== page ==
We should wake from our non-caring stupor and conserve traditional seed varieties before the surviving few are also totally extinct. The above will help us develop a food industry founded upon our indigenous knowledge of wellness to help us stay healthy and immune to viruses that have no cure. We thereby have the potential of developing a food industry that helps not only us but the world at large, using our produce, including herbs. To totally depend on any country for any produce including herbs that used to grow amply on this soil is pathetic but the need is not just talk but action. We need to motivate every individual to come up with the needed steps to change the status quo.
Our vaccine is our food that grows on this soil and our medicine is our food that grows on this soil and although we are nation that has blindly followed the West into the pit of chemical agriculture at least now it is time to turn the tide. The first step is to begin focusing on our long neglected village water resources. One of the key steps for this is community mobilisation which should commence with motivating every child and adult on the ancient philosophy of the Rajakariya system.
The Rajakariya system is one which represented the duty of the citizen to themselves (to take consistent effort at village development which included the creation and maintaining of water resources, in accordance with the national policy). The Rajakariya system also represented the macro duty of the citizen to the country (to keep the health of the nation intact by producing wholesome food). Today, masked and quaking in fear of viruses we probably need to remove the mask in our brains that fail to see the above.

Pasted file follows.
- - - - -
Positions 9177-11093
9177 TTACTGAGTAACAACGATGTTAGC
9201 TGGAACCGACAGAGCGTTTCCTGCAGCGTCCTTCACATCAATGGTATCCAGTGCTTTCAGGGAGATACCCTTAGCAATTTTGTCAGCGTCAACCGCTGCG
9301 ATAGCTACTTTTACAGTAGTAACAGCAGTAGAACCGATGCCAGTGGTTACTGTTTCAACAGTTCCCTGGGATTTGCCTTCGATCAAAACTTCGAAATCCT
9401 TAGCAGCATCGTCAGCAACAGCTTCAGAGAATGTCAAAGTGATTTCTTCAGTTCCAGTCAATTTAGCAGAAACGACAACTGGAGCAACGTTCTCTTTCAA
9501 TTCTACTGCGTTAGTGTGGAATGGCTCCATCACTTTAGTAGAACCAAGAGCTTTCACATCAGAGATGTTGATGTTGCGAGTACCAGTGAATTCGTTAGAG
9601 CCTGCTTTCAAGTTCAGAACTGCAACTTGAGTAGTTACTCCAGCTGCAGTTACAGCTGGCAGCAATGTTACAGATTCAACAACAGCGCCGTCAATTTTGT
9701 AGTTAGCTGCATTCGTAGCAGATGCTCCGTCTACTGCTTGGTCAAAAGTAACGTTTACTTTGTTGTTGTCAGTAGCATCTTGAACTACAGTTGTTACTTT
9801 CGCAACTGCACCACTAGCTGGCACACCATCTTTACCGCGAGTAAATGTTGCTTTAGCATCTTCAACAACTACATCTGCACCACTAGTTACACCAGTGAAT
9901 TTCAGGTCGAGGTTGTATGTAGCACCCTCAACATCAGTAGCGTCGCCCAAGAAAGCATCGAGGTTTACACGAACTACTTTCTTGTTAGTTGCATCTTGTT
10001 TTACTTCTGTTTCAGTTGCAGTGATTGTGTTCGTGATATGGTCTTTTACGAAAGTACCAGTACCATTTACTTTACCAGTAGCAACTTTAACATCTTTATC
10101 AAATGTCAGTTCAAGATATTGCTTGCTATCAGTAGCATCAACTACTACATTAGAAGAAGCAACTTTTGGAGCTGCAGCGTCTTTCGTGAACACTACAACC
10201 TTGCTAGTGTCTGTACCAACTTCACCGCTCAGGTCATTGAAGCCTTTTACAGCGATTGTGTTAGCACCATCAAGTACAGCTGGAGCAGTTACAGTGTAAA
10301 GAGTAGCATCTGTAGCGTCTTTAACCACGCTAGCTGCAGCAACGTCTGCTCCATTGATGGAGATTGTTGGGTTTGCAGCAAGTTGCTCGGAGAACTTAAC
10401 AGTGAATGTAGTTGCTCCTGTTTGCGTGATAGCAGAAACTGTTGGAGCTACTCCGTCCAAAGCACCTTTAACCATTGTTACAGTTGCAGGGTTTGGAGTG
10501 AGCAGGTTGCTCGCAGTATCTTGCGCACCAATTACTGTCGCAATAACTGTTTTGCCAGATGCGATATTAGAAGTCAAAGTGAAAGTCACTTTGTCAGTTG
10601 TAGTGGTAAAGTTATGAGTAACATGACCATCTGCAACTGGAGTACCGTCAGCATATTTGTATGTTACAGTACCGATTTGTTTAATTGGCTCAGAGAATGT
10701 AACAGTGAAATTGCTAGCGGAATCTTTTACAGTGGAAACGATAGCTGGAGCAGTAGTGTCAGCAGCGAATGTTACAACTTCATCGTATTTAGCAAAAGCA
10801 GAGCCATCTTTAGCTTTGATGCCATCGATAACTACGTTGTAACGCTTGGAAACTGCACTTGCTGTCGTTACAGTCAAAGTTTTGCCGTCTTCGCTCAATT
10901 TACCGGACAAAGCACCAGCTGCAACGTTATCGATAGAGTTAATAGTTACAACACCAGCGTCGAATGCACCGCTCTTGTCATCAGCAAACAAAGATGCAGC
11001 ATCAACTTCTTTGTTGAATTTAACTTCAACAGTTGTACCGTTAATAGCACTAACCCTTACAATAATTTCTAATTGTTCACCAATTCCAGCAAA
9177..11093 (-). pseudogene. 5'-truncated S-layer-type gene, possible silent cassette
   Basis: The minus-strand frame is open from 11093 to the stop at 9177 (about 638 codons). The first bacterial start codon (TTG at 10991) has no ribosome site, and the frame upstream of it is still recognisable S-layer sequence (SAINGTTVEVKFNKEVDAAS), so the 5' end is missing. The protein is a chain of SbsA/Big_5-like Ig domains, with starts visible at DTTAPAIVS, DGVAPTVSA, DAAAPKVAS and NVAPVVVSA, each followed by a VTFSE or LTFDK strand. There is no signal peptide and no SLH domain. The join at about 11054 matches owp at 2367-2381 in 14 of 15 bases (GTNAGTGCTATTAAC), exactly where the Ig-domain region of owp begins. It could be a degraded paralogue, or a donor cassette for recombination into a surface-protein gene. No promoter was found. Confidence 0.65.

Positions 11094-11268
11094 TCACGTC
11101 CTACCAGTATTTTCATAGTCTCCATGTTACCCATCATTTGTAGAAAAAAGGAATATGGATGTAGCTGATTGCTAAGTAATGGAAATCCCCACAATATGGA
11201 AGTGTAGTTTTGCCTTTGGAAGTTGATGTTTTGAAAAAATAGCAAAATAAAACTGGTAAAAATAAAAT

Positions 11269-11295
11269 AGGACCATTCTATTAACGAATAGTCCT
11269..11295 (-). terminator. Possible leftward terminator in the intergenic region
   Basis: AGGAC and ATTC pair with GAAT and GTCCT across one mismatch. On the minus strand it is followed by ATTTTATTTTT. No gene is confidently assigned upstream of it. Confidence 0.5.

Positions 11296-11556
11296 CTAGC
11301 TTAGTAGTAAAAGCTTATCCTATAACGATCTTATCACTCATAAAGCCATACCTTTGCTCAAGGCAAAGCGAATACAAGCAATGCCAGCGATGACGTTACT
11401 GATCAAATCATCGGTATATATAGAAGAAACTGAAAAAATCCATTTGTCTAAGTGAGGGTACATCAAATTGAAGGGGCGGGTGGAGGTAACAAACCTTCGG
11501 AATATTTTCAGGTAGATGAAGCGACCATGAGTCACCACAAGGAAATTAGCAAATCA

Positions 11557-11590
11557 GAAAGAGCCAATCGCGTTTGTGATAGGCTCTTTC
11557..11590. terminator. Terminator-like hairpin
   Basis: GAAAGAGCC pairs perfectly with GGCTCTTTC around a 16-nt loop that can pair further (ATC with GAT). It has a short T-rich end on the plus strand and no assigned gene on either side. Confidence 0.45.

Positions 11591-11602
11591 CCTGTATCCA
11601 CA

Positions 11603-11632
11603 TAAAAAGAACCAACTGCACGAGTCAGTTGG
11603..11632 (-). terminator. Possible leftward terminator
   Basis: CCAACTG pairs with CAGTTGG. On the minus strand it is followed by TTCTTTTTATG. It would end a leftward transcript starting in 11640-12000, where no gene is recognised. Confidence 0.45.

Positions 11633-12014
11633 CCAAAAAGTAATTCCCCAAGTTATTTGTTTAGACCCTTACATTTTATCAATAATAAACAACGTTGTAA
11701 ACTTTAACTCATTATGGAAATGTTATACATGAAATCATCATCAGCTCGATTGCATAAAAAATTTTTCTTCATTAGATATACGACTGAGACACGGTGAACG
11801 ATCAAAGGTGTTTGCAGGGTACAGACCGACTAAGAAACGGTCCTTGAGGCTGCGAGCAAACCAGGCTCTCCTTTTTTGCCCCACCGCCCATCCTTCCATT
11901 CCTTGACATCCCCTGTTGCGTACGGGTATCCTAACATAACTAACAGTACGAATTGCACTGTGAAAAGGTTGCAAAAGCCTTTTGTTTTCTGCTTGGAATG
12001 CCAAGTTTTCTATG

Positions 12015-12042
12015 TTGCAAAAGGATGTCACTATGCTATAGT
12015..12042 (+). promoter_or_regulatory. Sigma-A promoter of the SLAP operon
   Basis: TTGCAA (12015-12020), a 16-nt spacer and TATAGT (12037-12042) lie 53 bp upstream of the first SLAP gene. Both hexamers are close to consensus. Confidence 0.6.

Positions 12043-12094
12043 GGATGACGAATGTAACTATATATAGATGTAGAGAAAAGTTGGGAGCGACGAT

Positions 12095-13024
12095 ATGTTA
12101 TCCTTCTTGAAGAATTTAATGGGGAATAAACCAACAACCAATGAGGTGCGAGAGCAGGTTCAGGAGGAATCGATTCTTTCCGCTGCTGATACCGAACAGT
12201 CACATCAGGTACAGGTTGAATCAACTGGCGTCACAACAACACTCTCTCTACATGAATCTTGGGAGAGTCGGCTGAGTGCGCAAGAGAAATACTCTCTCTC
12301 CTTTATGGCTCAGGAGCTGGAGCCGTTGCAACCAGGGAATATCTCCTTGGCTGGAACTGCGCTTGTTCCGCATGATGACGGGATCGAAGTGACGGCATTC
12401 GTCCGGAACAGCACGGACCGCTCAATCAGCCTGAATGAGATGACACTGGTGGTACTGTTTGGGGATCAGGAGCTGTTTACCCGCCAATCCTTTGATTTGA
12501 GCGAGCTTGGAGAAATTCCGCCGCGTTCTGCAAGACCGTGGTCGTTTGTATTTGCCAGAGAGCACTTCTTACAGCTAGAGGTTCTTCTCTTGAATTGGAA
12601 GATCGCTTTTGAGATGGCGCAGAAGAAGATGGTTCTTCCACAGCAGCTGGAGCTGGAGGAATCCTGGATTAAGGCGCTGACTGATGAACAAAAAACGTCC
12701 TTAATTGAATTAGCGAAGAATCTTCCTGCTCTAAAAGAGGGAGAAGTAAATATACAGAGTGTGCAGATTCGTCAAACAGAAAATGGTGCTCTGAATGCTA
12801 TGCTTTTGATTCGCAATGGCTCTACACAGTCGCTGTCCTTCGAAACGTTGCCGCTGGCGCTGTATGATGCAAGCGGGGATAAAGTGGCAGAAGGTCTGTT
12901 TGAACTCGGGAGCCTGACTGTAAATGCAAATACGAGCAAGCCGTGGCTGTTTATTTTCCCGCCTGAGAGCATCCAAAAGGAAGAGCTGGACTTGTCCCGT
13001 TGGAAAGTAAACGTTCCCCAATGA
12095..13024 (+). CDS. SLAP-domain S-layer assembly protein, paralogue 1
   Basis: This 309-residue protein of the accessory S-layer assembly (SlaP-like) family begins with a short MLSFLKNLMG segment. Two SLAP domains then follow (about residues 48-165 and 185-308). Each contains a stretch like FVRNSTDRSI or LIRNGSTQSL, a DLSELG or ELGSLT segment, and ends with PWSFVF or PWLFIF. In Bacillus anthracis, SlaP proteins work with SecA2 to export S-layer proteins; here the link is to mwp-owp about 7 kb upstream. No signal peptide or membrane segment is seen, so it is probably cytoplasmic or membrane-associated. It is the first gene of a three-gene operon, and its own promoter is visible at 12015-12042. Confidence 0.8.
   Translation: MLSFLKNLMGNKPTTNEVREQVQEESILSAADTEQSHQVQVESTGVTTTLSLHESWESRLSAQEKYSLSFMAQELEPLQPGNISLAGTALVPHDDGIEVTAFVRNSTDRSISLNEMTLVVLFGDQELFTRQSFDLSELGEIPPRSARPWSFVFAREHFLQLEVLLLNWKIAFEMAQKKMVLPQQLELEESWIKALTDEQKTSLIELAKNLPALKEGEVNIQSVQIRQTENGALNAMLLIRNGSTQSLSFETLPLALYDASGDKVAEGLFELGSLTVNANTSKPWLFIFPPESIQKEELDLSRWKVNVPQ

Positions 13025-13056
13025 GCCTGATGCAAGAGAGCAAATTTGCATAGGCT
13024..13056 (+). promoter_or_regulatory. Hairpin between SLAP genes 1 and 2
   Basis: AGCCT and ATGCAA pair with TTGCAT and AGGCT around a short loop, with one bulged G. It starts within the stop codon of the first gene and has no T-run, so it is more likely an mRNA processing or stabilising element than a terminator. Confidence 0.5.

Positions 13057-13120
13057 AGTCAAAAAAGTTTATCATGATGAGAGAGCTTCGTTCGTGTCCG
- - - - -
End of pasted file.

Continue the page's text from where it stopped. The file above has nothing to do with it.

If we motivate schools and universities to interweave into the current subject curricula, as appropriate, scheduled visits to areas where abandoned ancient village water bases are located, and develop school and university projects to rebuild them, this would indeed be giving an honourable meaning to the concept of ‘education.’ This will help deviate from the memorising phenomena that education has fallen to.
To have hundreds of dilapidated and neglected water tanks in the country while we talk about ‘sustainability’ is indeed comical. As before the responsibility for the renovation and maintaining of these should be ours, the people, and not just the Government. As citizens it is our Rajakariya, our salient duty to our country.
(The picture at the top shows a village wewa being built by the Swara Hansa Foundation)